In as far as early childhood education is concerned, partnership between parents and teachers is vital to the child’s learning. (Fisher 1999, 218) Teachers can gain insights about the child and be able to create individualised learning goals based on this. Moreover, parents can support the learning goals of the teacher by providing activities in the house that will both supplement and complement the activities inside the classroom. (Nutbrown 1994, 294) Of course, parents must not be overly involved that they end up doing all the work for their children. In such cases, involvement becomes detrimental because children end up depending on their parents for projects and homework, and they may end up gaining nothing from such activities. The best that parents can do is assist or guide their children in their school-related tasks. (Fraser and Gestwicki 2001, 46) Of course, every well-meaning parent wants the best for their children, but they should be careful that their children learn to think and act for themselves. (Edwards, Gandini and Forman 1998, 38) Such “tough love” teaches the child to have a sense of ownership for what they accomplish, little as it may be. (Smidt 1998, 22)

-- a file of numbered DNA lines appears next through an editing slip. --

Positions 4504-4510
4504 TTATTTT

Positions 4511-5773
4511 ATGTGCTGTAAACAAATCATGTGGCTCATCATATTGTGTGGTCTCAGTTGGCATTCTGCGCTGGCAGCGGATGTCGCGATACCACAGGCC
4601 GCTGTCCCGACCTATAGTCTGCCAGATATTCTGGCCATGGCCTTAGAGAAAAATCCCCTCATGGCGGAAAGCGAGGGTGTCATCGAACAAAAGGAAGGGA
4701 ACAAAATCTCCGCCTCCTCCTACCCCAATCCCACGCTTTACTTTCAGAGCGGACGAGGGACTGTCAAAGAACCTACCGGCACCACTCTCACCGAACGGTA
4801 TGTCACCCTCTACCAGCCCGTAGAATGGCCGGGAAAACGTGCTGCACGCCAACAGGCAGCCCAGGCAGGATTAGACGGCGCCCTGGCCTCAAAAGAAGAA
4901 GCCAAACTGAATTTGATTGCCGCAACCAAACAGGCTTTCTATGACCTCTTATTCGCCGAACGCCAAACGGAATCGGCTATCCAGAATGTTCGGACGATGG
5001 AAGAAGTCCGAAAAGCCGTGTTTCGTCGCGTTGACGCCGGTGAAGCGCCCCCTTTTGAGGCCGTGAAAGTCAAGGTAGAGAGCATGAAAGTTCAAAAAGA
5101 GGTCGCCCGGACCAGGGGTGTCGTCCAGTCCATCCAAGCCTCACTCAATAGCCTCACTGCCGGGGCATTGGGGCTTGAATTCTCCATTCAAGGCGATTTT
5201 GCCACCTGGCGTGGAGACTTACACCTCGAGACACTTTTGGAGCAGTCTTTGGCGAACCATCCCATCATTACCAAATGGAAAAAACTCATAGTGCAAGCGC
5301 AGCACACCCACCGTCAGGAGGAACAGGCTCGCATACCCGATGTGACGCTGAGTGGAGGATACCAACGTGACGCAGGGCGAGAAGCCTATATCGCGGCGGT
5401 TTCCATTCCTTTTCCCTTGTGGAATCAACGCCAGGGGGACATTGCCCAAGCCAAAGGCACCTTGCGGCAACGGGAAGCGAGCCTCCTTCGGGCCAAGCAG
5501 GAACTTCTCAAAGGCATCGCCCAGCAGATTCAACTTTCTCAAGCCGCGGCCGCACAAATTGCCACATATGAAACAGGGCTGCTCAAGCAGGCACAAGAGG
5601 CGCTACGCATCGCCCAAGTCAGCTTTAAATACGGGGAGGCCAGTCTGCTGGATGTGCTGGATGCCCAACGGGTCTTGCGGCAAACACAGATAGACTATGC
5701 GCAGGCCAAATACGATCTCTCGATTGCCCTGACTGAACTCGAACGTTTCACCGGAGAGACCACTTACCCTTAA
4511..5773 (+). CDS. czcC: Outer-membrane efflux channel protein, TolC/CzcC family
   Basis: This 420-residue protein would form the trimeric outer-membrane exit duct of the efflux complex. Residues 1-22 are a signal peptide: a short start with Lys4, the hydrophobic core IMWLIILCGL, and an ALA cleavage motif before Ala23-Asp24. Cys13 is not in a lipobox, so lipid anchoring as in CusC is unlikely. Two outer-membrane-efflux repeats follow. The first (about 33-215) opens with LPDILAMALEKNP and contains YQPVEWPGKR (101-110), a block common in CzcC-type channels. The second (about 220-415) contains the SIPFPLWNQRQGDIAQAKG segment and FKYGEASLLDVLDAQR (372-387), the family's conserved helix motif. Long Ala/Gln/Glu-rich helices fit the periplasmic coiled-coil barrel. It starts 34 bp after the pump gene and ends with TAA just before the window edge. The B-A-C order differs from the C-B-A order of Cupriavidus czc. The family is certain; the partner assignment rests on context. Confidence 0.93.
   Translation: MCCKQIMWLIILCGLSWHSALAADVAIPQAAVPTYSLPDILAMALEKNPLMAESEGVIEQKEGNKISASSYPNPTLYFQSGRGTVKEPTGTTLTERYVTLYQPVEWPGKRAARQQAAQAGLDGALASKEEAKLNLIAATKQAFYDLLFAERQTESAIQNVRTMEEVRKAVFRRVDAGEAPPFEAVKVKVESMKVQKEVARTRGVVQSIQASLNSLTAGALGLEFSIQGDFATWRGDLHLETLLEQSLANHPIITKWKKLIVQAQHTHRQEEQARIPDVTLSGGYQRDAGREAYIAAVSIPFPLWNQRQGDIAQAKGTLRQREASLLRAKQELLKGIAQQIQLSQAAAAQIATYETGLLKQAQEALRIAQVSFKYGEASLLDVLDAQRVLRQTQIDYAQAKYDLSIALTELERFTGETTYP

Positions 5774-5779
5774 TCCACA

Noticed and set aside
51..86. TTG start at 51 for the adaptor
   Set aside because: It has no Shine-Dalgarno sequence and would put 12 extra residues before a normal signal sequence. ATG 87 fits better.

There are several factors that may pose as barriers to establishing good parent-teacher partnerships. The biggest obstacle is the incongruence or mismatch between the parent and teacher’s values and principles. If parents and teachers come from very different backgrounds, then there may well be disagreements and ‘cultural clashes’. Teachers should always be conscious of their own value systems and how these things affect their treatment and perceptions of parents, and vice-versa. Teachers and parents can be so entangled in their differences that they fail to see how they are united in their concern for the child. Often teachers may not be aware that their own cultural upbringing manifests inside the classroom, and parents may take offense at this. As such, teachers must always be vigilant and keep constant watch of their own behaviour inside their classrooms. Our culture is something so intimate that it shows in all aspects of our live, but when we enter the classroom, that culture arguably should be left outside the door.